This, in a nutshell, is what drove me crazy watching the game last night.
Kolton Houston knew the final play, or what proved to the final play, was in good shape when the Georgia left guard got to the line and saw Georgia Southern had bought into the three-wideout look, and had two safeties back.
“They were in the perfect look,” Houston said. “And I said: This play has got a chance to spit. And sure enough she went right down the pike.”
Sony Michel did indeed go right through the middle for the game-winning 25-yard touchdown on Georgia’s first play of overtime. The blocking on the play was perfect, and Michel did the rest.
But the rest of the game didn’t look so good blocking-wise for the Bulldogs, at least from afar.
It didn’t look that good up close, Seth. But I digress.
The offensive line has struggled for a good part of the season. To make matters more challenging, the staff decided to undertake a wholesale reshuffling of the o-line for Georgia Southern. That, in turn, invited the exact response Georgia got from the Eagles’ defense.
“They definitely dialed up and brought everything but the kitchen sink at us,” Theus said. “They were twisting and bringing stunts and all kind of pressure. We had to respond to it, but we did a good job, had a good gameplan for it. And tried to make out adjustments as best we could.”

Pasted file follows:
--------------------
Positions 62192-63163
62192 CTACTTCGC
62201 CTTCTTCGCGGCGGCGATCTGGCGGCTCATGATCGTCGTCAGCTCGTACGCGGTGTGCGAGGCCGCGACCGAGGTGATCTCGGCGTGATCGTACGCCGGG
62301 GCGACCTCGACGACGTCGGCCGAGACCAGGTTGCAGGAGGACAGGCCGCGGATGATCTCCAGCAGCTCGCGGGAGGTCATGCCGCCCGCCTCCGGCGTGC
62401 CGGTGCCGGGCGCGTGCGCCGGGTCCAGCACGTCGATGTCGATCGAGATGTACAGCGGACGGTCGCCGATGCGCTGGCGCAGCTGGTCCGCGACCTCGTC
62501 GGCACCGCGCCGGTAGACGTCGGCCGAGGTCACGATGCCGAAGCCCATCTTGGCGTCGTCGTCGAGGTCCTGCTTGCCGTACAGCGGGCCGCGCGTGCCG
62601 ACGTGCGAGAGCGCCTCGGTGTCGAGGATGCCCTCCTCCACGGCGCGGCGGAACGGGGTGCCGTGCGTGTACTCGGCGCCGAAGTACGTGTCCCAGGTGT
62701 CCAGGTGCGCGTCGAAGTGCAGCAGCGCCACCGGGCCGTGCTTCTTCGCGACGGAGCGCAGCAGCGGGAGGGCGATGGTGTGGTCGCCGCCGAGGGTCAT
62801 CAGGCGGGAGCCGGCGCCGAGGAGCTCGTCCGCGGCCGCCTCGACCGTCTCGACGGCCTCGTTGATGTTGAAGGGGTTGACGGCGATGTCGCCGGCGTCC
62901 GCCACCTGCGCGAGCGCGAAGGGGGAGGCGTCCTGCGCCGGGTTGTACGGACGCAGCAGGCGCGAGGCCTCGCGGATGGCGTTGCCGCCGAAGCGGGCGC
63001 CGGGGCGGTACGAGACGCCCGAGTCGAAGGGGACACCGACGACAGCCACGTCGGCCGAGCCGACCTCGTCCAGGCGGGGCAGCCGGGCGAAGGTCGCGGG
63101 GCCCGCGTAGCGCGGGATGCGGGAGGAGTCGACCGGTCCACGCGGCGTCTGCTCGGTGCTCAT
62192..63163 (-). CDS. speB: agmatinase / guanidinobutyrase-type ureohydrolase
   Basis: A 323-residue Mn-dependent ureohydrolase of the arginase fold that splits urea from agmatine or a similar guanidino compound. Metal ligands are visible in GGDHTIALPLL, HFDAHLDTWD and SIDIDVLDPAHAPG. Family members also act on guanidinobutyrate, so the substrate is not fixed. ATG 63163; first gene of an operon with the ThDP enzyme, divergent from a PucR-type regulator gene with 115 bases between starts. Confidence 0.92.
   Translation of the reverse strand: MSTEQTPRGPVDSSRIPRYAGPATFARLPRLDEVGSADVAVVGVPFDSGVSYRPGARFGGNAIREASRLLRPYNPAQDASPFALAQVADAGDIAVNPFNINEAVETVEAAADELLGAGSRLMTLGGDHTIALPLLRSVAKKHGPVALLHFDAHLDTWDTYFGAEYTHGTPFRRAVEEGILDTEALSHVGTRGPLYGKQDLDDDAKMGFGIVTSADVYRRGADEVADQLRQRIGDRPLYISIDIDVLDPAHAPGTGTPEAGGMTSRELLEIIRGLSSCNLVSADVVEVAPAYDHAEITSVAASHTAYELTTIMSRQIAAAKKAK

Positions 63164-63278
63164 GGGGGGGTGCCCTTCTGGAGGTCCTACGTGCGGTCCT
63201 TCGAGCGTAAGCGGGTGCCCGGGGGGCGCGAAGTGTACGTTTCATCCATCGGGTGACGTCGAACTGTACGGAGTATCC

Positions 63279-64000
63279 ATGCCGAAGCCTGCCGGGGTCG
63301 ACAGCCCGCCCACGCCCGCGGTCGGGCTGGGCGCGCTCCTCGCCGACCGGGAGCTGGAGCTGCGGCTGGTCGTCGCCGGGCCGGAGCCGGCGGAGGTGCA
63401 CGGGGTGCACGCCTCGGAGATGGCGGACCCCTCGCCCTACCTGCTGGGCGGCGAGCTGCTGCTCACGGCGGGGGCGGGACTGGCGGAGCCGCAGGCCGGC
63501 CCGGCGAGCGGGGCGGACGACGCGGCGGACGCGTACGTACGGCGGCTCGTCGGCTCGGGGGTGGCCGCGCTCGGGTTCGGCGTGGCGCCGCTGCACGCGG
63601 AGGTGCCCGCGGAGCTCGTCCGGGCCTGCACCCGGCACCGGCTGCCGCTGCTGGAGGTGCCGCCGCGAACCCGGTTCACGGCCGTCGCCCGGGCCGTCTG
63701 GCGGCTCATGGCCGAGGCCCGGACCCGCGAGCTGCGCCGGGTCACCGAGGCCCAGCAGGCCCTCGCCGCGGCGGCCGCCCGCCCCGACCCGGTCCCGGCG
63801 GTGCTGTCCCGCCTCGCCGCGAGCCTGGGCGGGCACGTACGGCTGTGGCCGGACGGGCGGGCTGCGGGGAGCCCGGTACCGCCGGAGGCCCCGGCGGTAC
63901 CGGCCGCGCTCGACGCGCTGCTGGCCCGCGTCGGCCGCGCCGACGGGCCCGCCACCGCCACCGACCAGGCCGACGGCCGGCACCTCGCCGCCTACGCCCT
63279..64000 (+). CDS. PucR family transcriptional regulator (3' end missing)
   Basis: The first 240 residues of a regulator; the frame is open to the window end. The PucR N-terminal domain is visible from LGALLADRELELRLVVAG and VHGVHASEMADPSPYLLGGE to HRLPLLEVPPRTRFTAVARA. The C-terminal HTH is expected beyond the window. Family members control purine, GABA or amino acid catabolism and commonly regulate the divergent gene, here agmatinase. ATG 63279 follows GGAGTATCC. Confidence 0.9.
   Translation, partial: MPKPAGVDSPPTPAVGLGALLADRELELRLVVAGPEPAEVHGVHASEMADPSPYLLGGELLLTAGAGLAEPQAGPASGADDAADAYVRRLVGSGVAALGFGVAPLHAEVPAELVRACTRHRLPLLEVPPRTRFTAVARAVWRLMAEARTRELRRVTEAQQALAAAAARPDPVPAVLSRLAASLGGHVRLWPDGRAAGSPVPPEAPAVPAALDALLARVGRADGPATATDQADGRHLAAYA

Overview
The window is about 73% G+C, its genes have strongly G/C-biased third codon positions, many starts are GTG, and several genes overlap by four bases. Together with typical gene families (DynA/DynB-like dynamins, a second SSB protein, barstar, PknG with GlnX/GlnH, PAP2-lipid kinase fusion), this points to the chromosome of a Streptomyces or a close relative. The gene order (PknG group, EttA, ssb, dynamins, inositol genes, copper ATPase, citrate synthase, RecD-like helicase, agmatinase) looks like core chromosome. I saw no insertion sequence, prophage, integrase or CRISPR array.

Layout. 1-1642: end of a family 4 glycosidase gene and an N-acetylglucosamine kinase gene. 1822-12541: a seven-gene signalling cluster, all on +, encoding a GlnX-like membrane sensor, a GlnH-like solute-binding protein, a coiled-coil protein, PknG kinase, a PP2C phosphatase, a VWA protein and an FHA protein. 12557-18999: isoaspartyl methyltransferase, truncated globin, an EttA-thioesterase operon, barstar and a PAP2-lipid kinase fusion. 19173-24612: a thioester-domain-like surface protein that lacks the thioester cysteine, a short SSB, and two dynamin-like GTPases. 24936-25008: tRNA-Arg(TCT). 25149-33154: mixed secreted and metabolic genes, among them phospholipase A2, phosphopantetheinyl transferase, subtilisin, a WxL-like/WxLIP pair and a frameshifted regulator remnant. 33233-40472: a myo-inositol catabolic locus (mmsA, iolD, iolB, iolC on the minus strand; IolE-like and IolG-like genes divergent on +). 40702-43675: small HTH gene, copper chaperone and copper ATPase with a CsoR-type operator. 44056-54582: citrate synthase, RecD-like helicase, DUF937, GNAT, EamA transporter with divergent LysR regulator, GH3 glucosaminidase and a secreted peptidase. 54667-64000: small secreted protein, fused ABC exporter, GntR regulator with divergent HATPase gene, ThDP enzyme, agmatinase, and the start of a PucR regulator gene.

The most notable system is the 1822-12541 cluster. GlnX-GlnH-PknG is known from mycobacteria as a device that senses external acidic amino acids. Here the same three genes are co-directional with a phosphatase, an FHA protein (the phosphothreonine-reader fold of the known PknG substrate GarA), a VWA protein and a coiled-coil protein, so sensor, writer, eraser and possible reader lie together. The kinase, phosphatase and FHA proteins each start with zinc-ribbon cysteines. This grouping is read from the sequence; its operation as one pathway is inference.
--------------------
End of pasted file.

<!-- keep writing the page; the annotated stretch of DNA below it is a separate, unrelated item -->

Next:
They blitzed. They stunted. But basically they loaded the box every opportunity they could. And what was frustrating about that was that Schottenheimer had a very obvious counter at his disposal, which was to play out of three- and four-wide sets. Especially with the latter, those forced GSU to play with six defenders in the box and that meant Michel had room to operate. Add in that the Eagles’ secondary was nothing special in pass coverage, and it was an obvious tactic to stick with.
Unless you’re Brian Schottenheimer, I guess.
I’m definitely not someone who qualifies as having been in the arena, but it’s straight out of Offensive Coordinator 101 that your playcalling should start (and end) with taking what the defense gives you. Instead of sticking with that, we saw a bunch of I-formation and twin-tight end sets that were nothing more than an opportunity to flood Georgia’s offensive line with more defenders than it could handle. That’s exactly what they got, too.
Theus was honorable enough to deny that the personnel changes had an effect, but you couldn’t help but see that Long was overmatched and there were communication problems throughout the game. Yet, Schottenheimer kept calling plays that left them susceptible to GSU’s scheming.
This, again, is part of a pattern I’ve seen this season of setting players up to fail that’s been the worst part of the coaching job we’ve gotten out of the staff this season. It smacks of the approach they took with letting Bauta start the Florida game, while limiting his first team reps in practice and not altering the game plan from what hadn’t been working.
I don’t get it.